With each biome came a new palette and new enemies (recorded in a late-game building you can construct to gain a small damage buff). I was pleased to see few instances of palette-swapping; for the most part, creatures of the same type resemble each other but are visually distinct. This was a good way of tying enemies to the area of the world they belonged in (virulent green creatures in the Acid Bog, for example) whilst giving a rough idea of what they would do.
The vibrant, pixel-based art style was complemented by a soothing, almost lo-fi soundtrack that was almost completely at odds with the tension inherent in the roguelike genre. Don’t get me wrong, the music picked up during the boss fights but there was no one track which grabbed me as a standout. I haven’t found myself humming anything from the game since I completed it although I might boot it up every now and then to get lost in the relaxing music for a short while.
This is my main niggle with the game’s presentation generally: it works but there are no real standout features. The UI is minimal and conveys precisely the information you need and nothing more. It does everything it has to, and it does it with style and charm, but is largely lost among the bright colours of the game itself.
Buzz, buzz buzz
Those colours are bold, vivid and, on several occasions, lead to my death. I considered putting this with the discussion of gameplay, but I think it fits here better and works as a segue into the other niggles I have about Sparklite. For a genre relying on easy-to-read and clearly-defined attacks and enemy movement, there were a few stumbling blocks.
The enemy sprites, as gorgeous as they are, possess collision after death, leading to me getting caught on them a few times which, in turn, resulted in my own demise. More annoyingly however, is that the attack sprites (weapon swings, lightning bolts etc.) themselves had a hitbox. Whilst fighting the final boss, I found myself taking damage from the top of the lightning bolt where it extended outside of the clearly-defined attack circle on far too many occasions, and don’t get me started on those instances when the trail of a hammer swing hit me, rather than the hammer itself.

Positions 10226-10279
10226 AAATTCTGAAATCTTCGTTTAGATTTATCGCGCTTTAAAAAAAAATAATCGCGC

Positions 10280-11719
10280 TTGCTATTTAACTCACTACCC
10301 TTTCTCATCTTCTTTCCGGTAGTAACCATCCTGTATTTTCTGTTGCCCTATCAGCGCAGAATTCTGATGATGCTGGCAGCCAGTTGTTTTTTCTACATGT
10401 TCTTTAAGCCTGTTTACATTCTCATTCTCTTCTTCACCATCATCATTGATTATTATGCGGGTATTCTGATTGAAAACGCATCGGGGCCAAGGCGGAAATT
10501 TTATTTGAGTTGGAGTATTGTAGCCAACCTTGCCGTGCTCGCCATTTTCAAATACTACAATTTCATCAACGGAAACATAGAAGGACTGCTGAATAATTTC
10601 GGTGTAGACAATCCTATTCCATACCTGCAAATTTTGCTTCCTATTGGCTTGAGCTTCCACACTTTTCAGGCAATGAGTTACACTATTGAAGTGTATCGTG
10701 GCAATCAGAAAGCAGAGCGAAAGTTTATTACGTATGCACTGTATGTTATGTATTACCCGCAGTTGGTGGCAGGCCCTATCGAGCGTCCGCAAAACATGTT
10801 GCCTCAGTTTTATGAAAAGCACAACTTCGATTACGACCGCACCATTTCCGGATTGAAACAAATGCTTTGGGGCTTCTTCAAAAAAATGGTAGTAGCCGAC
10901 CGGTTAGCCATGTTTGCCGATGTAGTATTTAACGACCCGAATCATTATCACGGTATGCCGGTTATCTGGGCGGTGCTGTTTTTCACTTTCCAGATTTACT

But if you can get over these problems (map generation bugs, sprite/hitbox issues and the lack of standout presentation) how long is the game? As I said, I beat it in around nine hours (three of which were attempts on the final boss spread between grinding for and purchasing upgrading) and I felt that I’d seen everything the game had to offer. There were a few side-quests I could have done before the final boss to improve my chances, and these would have added a large amount of time to my gameplay, but I didn’t feel the need to.
For those who like collecting things though, there is at least one NPC in each biome to find, each of which gives you something for rescuing them. Two explorers will give you map patches to reveal parts of the map (although I only found I needed the first patch, as the first biome was the one I found myself navigating most often), a scientist who unlocks the previously mentioned lab and a couple of other NPCs give you options for quick sparklite generation (including a pirate-themed gameshow). The most useful NPC though was one I didn’t have to find. Hidden throughout the world are small creatures that need returning to the Refuge in order to play a complete song. Every so often, the NPC in charge of them rewarded me with a rare patch for finding a certain number, making my gameplay experience far easier than it might otherwise have been.
That’s it though. Outside of the roguelike loop of earn money, die, buy upgrades (and repeat) there is no real re-playability here other than attempting different character builds, which makes the £19.99 (on Steam) price tag the most I would be happy paying for it. There is a slightly more expensive option which includes the OST and if you do a lot of walking or working for home, you might find it worth the extra cost, but I wouldn’t advise paying more.
So, if you’re looking for a pleasingly (if vaguely) presented casual roguelike with a surprising variety in boss and enemy design and a story which does a decent job at providing stakes and an explanation for the gameplay systems, Sparklite might be for you. Just be warned that as of the time of writing, enemies can get out of bounds, some chests respawn unintentionally and there is no standout feature.
This is a unique blend of approachable roguelike elements, but unfortunately they’ve blended too well.